Global markets plunge as investors fear ‘cataclysmic recession’

Wall Street suffers worst day since 1987 despite efforts to steady financial markets

Traders on the floor of the New York Stock Exchange (NYSE)
Traders at work on the floor of the New York Stock Exchange (NYSE)
(Image credit: Drew Angerer/Getty Images)

Stock markets sunk yesterday despite central banks announcing a co-ordinated effort to ease the effects of the coronavirus.

London’s FTSE 100 index dropped more than 4%, with other major European markets also suffering declines.

On Wall Street, US markets plunged more than 7%, prompting an automatic suspension of trade in the minute after markets opened.

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The Guardian reports that “mounting concerns over a possible global recession” triggered the falls, adding that they come “despite dramatic action taken by the US central bank”.

The Federal Reserve “slashed interest rates to near zero in an unprecedented attempt to shore up the US economy”, the paper says.

In what The New York Times describes as a series of “extraordinary steps”, the Fed also announced that it would expand its balance sheet by at least $700bn (£565bn) in the coming weeks to help stabilise market confidence.

Investors now fear that the global economy “could experience a downturn rivaling the cataclysmic recession after the financial crisis a decade ago”, the paper adds.

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Dharshini David, global trade correspondent for the BBC, writes: “Sunday’s extravaganza by the Fed showed how central banks can go big. But interest rate cuts are of limited use; they won't tempt customers to go out and spend in Marseille or New York when the bars are closed and flights cancelled.”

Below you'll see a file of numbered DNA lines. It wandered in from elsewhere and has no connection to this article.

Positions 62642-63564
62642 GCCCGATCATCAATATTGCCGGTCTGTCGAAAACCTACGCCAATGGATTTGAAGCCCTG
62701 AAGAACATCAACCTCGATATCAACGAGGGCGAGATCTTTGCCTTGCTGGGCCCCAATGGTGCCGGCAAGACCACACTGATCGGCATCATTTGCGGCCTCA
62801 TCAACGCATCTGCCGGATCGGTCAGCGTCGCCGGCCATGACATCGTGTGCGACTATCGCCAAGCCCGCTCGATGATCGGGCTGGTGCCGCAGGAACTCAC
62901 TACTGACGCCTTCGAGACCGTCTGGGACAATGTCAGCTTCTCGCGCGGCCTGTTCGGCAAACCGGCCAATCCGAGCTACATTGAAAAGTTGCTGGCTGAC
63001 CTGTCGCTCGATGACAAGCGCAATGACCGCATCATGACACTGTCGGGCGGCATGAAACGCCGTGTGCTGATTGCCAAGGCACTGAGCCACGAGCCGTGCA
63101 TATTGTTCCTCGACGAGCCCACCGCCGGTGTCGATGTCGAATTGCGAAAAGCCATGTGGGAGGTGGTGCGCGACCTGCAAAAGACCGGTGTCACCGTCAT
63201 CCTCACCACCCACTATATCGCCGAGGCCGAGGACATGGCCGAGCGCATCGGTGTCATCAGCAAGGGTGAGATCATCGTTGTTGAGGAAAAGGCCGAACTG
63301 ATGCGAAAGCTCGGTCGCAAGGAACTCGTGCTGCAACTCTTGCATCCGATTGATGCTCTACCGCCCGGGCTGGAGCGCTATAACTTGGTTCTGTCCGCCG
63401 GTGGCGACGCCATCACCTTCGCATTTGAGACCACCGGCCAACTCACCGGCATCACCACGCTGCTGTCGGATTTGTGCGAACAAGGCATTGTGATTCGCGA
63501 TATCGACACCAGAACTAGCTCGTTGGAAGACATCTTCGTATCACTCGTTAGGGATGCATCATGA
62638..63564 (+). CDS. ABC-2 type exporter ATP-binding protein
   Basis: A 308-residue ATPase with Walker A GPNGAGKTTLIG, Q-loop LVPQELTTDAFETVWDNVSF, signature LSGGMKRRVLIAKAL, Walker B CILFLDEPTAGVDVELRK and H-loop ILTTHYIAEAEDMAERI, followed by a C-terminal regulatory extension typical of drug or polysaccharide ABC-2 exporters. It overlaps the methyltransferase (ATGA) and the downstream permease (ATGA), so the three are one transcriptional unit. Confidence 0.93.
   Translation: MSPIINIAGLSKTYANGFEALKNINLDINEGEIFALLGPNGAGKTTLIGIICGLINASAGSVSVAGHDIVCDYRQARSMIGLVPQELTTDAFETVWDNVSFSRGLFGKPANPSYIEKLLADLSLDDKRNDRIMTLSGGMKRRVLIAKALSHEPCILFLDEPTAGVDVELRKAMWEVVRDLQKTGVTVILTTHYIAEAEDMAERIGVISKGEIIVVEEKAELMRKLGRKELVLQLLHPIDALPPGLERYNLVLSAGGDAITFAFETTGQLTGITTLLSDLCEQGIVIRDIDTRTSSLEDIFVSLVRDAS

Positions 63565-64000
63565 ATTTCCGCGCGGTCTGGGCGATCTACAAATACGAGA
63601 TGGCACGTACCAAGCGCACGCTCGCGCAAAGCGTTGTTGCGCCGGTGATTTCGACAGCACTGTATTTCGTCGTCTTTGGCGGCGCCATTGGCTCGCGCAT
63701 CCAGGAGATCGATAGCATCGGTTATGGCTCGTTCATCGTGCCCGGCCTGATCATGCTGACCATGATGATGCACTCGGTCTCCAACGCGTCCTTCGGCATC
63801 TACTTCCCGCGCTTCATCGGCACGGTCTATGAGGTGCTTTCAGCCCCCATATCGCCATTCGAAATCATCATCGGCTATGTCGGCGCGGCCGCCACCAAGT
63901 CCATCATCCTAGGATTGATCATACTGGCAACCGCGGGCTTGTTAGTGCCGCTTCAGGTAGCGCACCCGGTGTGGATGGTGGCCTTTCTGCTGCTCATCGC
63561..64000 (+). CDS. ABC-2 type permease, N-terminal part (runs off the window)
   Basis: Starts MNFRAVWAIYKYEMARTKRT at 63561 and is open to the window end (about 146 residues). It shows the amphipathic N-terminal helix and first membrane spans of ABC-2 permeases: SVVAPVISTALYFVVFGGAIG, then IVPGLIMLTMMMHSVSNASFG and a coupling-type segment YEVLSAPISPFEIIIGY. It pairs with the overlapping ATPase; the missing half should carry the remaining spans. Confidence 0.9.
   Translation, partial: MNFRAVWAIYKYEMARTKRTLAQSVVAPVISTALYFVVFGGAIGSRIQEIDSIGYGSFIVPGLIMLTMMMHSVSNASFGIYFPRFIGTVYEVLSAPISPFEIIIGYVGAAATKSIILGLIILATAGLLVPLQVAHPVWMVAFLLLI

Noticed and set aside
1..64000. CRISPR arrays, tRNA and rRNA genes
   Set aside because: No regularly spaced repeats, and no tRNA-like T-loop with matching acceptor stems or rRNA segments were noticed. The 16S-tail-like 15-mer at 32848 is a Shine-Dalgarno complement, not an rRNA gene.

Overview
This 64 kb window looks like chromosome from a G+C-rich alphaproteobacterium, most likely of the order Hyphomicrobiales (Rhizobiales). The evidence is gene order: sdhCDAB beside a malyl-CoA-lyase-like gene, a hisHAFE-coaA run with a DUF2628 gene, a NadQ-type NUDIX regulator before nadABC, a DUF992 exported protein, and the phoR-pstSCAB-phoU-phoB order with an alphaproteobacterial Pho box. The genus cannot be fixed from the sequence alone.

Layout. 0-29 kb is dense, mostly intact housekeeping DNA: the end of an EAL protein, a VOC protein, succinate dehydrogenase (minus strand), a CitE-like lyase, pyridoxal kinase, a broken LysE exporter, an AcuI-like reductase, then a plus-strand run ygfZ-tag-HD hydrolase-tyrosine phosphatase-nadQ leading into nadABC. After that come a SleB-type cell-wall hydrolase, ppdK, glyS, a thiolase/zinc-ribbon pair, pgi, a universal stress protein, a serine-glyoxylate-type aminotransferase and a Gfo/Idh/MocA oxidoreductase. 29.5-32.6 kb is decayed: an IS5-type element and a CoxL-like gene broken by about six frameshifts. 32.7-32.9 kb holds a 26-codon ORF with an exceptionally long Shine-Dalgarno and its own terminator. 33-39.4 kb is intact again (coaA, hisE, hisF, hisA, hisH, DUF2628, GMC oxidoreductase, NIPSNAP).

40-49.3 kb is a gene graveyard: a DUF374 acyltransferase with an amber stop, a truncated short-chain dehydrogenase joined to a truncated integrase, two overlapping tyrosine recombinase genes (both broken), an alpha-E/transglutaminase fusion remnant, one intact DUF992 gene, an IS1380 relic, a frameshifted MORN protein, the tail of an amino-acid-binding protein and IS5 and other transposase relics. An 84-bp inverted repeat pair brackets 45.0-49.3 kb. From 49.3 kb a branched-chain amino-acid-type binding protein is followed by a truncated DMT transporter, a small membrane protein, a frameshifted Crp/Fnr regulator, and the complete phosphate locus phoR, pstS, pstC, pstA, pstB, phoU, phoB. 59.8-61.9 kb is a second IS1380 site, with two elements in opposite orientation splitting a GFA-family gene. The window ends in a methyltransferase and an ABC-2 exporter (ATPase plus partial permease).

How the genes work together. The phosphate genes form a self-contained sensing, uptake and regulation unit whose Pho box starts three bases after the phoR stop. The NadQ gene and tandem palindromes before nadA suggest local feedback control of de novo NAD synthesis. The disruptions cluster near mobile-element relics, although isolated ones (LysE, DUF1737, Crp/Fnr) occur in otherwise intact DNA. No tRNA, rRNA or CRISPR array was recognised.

David Madden, a market analyst at CMC Markets, said that while central bankers were trying to calm the markets, “in reality it is having the opposite effect”.

“The radical measures have sent out a very worrying message to dealers, and that is why they are blindly dumping stocks.”

Paul Markham, global equities portfolio manager at the asset manager Newton Investment Management, said: “As the last few weeks have unfolded there has been a growing fear that the world faces a perfect storm. A strong nerve will be required and it may well get darker before we see the light.”

“Things are getting ugly,” added Neil Shearing, chief economist at the consultancy Capital Economics.

“History suggests that equity markets are only likely to bottom out when it becomes clear that the flow of new cases of the virus has peaked. Until this happens, we should expect stock markets to remain under pressure.”

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